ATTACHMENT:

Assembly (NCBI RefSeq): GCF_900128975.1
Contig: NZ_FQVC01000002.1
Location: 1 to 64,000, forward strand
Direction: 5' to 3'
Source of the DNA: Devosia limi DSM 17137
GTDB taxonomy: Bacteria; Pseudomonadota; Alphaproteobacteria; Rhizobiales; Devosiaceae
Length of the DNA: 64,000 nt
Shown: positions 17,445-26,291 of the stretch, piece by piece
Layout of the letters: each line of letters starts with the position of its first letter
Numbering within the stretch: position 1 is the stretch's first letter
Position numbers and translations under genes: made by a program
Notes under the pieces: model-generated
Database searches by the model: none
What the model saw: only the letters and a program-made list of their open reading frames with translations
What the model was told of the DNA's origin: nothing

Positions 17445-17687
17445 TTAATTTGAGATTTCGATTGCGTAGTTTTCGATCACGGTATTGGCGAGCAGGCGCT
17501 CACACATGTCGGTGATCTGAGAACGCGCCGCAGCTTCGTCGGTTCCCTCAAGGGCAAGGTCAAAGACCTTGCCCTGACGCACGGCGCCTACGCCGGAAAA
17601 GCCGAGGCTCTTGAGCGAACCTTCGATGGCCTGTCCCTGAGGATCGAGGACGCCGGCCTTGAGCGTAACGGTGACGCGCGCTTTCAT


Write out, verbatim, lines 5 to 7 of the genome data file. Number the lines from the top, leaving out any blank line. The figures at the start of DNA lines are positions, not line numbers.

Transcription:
Source of the DNA: Devosia limi DSM 17137
GTDB taxonomy: Bacteria; Pseudomonadota; Alphaproteobacteria; Rhizobiales; Devosiaceae
Length of the DNA: 64,000 nt